(l to r)  Olympic gold medalist Maëlle Riker and Minister of Health

(l to r) Olympic gold medalist Maëlle Riker and Minister of Health

Healthy families walking challenge – game on

“We all know the benefits of staying healthy and being active, yet many of us find we're simply too busy. By taking part in the Healthy Families BC Walking Challenge, families can open themselves to a new, healthier way of living. You don't have to pay to take classes or buy expensive equipment. Any type of physical activity like walking is a good place to start.”

  • Aug. 25, 2011 6:00 a.m.

“We all know the benefits of staying healthy and being active, yet many of us find we’re simply too busy. By taking part in the Healthy Families BC Walking Challenge, families can open themselves to a new, healthier way of living. You don’t have to pay to take classes or buy expensive equipment. Any type of physical activity like walking is a good place to start.”  This statement by Minister of Health, Michael de Jong was the kick-off to a new contest being promoted around the province.  The contest offers up weekly prizes to individuals as well as community prizes from $10,000 to $50,000.  It runs for six weeks and has already hit the ground running with entries from all across the province being posted on their website.

De Jong was not alone when he made his announcement, but rather brought along a big gun for the kick-off.  Canadian Olympic gold medalist and B.C. gal Maëlle Ricker was there to walk with some participants in the Inner Harbour at Vancouver.  “I love being outside with my family and friends, hiking in Garibaldi Park or cruising with my dog along the ocean,” stated the famous athlete.   “There are so many great places to walk in B.C. and I look forward to hearing about them all during this Healthy Families BC Walking Challenge.”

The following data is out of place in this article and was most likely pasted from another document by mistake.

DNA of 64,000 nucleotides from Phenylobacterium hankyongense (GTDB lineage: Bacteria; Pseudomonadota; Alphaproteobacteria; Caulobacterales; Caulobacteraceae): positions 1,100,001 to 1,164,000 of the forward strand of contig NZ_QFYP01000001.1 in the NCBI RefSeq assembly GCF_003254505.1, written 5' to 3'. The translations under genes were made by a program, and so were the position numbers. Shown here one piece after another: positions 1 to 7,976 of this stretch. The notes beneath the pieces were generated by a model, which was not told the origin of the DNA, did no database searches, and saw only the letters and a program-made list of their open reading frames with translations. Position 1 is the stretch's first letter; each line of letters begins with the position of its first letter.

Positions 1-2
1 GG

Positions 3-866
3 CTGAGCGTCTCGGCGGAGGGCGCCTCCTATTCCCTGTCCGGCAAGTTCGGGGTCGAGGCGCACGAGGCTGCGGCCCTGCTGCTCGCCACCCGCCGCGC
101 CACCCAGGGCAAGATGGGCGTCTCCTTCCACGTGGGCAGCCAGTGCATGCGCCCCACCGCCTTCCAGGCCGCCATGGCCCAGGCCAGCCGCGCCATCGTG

Ricker became an ambassador for a healthier B.C. not long after becoming the first Canadian woman to win gold on Canadian soil at the 2010 Winter Olympics for her enormous skills in Snowboard Cross.  Her winning performance ignited the nation and other Canadian athletes onto a winning streak the Canadians had, until then, only imagined.  Trish Fougner’s name is familiar to many in Princeton.  She was part of the GamesTown 2010 team that came to Princeton to congratulate the community on their gold medal win last February.  She brought with her two other Canadian gold medalists.  Ashleigh McIvor and Denny Morrison met and inspired the students at all three Princeton schools while they were in town.

Fougner who is the Director of Health Promotion Supports and Engagement for the B.C. Ministry of Health said that while the GamesTown 2010 contest was also meant to promote living a healthy lifestyle, “we had to hit the ground running with this latest one.  It is a six week contest.  Each week, communities can and will win community and individual prizes.  There are prizes like soccer balls and bikes, B.C. trip adventures and cash.  We want everybody to upload their favourite story, pictures and footage about their favourite trails and hikes around and in their communities.”